What is a classic example of an extension injury mechanism?
Rear-impact auto crash
Extremes of extension may cause?
Disk disruption, compression of interspinous ligaments,and fracture of the posterior vertebral elements
The result of a rotational spinal injury may include?
Stretching or tearing of ligaments
rotational subluxation or discoloration
______ occurs as compressional stress is brought to bear along the axis of the spine.
What may occur when a person lifts a weight too great for the strength of the lumbar spine or when a person lands on their heels?
What are the most common sites of axial loading injuries?
Between T-12 and L-2
Axial loading injuries between T-12 and L-2 occur when?
For lifting injuries and heel-first falls
____ is the opposite of axial loading.
The upper cervica region is most commonly affected by ______.
What might hanging do to the victim?
Suspend the victim from the side of the head, causing injury from distraction and severe lateral bending direct at the C-1/C-2 region (causing hangman’s fracture)
The ___ region of the spinal column can be injured, and such injuries are usually related to ___ ___ trauma (i.e. failing on one’s tailbone).
coccygeal ; direct blunt
What forces may cause movement of the vertebrae from their normal position?
Subluxation (partial or complete dislocation) or dislocation
T or F. Trauma (especially axial loading) may damage the intervertebral disks and are always associated with injury to the spinal cord itself.
False - these injuries are to connective or skeletal tissue of the vertebral column and may or may not be associate with injury to the spinal cord itself
The ___ region accounts for over ___ of all spinal injuries, with the ___/___ (C-1/C-2) joint being most frequently involved.
cervical ; half ; atlas/axis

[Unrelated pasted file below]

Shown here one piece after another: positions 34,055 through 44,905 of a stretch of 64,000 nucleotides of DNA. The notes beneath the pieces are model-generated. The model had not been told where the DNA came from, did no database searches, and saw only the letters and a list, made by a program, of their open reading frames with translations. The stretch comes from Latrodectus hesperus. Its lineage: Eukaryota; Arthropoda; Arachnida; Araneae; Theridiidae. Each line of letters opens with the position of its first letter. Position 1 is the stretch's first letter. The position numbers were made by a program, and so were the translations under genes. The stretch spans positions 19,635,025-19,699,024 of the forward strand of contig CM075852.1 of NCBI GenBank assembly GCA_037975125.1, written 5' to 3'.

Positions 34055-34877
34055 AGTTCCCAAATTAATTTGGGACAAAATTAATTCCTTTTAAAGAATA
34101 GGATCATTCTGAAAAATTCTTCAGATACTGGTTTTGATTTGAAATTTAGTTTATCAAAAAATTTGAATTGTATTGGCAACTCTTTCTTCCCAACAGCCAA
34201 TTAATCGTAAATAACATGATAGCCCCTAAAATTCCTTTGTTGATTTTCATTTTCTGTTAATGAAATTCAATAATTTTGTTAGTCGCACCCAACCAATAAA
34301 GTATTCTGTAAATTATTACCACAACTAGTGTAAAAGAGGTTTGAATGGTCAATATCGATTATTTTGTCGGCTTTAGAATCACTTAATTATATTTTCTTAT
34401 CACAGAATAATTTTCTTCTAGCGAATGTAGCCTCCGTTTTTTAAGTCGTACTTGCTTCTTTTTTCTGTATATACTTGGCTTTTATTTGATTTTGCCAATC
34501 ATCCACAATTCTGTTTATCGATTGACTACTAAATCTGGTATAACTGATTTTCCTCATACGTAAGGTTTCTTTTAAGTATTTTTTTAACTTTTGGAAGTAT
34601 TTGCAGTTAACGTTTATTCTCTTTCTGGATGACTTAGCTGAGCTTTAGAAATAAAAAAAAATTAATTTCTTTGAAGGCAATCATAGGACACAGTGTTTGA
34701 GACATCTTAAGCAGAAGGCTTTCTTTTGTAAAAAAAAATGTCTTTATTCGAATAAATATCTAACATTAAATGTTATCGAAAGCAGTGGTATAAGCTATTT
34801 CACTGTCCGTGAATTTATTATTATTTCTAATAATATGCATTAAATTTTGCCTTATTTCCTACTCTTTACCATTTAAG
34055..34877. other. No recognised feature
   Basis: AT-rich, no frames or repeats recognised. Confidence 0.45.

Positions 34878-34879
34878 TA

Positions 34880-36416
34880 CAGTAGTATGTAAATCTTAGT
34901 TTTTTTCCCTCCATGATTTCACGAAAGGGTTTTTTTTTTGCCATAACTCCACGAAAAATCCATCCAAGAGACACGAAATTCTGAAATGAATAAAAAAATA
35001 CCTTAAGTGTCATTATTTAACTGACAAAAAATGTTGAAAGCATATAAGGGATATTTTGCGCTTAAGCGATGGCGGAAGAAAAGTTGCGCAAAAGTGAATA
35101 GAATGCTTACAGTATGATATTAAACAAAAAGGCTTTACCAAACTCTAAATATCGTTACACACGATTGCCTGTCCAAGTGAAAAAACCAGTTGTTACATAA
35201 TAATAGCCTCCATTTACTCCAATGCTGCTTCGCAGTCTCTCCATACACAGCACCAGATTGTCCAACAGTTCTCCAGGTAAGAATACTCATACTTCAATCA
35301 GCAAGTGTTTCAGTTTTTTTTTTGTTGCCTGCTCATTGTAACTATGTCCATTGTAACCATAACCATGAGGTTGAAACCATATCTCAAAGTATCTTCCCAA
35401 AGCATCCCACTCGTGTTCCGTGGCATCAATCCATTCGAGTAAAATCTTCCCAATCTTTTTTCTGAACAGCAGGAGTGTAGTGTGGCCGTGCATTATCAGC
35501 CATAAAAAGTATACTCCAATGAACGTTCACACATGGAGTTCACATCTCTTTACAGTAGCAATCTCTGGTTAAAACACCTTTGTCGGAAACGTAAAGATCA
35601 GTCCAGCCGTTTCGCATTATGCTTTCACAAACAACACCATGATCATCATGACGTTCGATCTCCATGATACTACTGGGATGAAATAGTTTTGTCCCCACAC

Why is C-7 also injured frequently?
Because it is located at the transition between the flexible cervical spine and the more rigid thoracic spine
The ___ area (L-5/S-1) is likewise injured because the ___ immobilizes the ___ spine.
lumbosacral ; pelvis ; sacral
The spinal cord ends at the ___/___ region.
What does a concussion of the cord cause?
Temporary and transient disruption of cord fuction
What is the resolution of a cord contusion and its associated S/S?
Likely to take longer than is the case with a concussion
When might spinal cord compression occur?
Secondary to the displacement of vertebra, through herniation of the intervertebral disk, from displacement of vertebral bone fragment, or from swelling of adjacent tissue.
What are cord lacerations likely to result in?
- Hemorrhage into the cord tissue
- Swelling due to the injury
- Disruption of some portions of the cord and their associated communication pathways
What is a cord transection?
Injury that partially or completely severs the spinal cord
What are the results of transection injuries below the beginning of the thoracic spine?
What are the results of transection injuries to the cervical spine?
Partial/complete respiratory paralysis
What is the condition caused by bony fragments or pressure compressing the arteries that perfuse the anterior cord?
Anterior cord syndrome
What do anterior cord syndrome injuries usually involve?
Loss of motor function
Sensation to pain, light touch, and temperature below the injury site
What is an anterior cord syndrome patient likely to retain?
What are the S/S of spinal injury?
- Paralysis of the extremities
- Pain with and without movement
- tenderness along the spine
- Impaired breathing
- Spinal deformity
- Loss of bowel or bladder control
- Nerve impairment to extremities
What are the types of primary and secondary spinal cord injuries?
What is the condition usually related to hyperextension of the cervical spine that results in motor weakness, usually in the upper extremities and possible bladder dysfunction?
Central cord syndrome
What is the conditional caused by partial cutting of one side of the spinal cord resulting in sensory and motor loss to that side of the body?
Why is pain and temperature perception lost on the opposite (contralateral) side of the body in Brown-Sequard syndrome?
Because of the switching of the associated nerves that occurs as they enter the spinal cord
What condition occurs when nerve roots at the lower end of the spinal cord are compressed, interrupting sensation and movement?
Cauda equina syndrome
What results when injury to the spinal cord disrupts the brain’s ability to exercise control over the body?
Neurogenic (or spinal-vascular) shock
Lack of ___ tone permits the ___ and ___ to dilate, expanding the ___ space, resulting in a relative hypovolemia.
sympathetic ; arteries ; veins ; vascular
How does a patient in neurogenic shock present?
- Slow heart rate
- Low BP
- Shocklike symptoms (cool, moist, and pale skin) above the cord injury